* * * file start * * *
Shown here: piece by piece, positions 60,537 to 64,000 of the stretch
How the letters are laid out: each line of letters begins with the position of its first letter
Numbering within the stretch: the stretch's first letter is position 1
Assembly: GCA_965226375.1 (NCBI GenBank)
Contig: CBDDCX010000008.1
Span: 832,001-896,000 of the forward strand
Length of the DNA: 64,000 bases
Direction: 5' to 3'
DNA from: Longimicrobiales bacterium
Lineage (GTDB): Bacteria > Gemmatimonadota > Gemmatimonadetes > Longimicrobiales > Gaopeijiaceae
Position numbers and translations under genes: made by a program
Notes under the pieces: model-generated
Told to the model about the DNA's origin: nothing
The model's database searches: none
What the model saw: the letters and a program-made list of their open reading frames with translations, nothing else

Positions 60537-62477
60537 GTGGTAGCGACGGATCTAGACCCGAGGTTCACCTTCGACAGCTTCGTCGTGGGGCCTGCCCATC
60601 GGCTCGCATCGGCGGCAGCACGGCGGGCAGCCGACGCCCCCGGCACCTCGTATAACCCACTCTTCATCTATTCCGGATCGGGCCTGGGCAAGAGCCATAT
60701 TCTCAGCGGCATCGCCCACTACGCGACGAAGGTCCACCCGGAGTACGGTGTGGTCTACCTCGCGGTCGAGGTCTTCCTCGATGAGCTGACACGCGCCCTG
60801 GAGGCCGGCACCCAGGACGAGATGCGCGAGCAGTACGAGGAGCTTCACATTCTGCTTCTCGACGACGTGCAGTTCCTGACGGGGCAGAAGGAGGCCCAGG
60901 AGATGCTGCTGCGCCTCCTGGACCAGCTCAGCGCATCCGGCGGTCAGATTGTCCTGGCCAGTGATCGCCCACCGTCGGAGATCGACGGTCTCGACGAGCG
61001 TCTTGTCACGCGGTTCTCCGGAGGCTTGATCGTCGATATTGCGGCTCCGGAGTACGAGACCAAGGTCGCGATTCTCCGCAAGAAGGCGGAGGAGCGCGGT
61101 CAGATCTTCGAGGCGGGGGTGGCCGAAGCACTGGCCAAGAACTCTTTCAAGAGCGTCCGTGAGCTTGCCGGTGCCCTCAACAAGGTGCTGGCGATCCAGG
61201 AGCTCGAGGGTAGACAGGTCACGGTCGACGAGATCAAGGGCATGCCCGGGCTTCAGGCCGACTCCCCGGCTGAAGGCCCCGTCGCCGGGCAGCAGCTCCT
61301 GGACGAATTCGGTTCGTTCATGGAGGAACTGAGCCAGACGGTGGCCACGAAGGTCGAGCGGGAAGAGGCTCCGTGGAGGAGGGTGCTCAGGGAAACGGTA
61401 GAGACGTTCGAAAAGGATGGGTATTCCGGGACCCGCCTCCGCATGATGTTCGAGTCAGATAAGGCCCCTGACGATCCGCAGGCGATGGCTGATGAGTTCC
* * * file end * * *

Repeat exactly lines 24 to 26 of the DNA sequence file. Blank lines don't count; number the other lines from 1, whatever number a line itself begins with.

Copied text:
61201 AGCTCGAGGGTAGACAGGTCACGGTCGACGAGATCAAGGGCATGCCCGGGCTTCAGGCCGACTCCCCGGCTGAAGGCCCCGTCGCCGGGCAGCAGCTCCT
61301 GGACGAATTCGGTTCGTTCATGGAGGAACTGAGCCAGACGGTGGCCACGAAGGTCGAGCGGGAAGAGGCTCCGTGGAGGAGGGTGCTCAGGGAAACGGTA
61401 GAGACGTTCGAAAAGGATGGGTATTCCGGGACCCGCCTCCGCATGATGTTCGAGTCAGATAAGGCCCCTGACGATCCGCAGGCGATGGCTGATGAGTTCC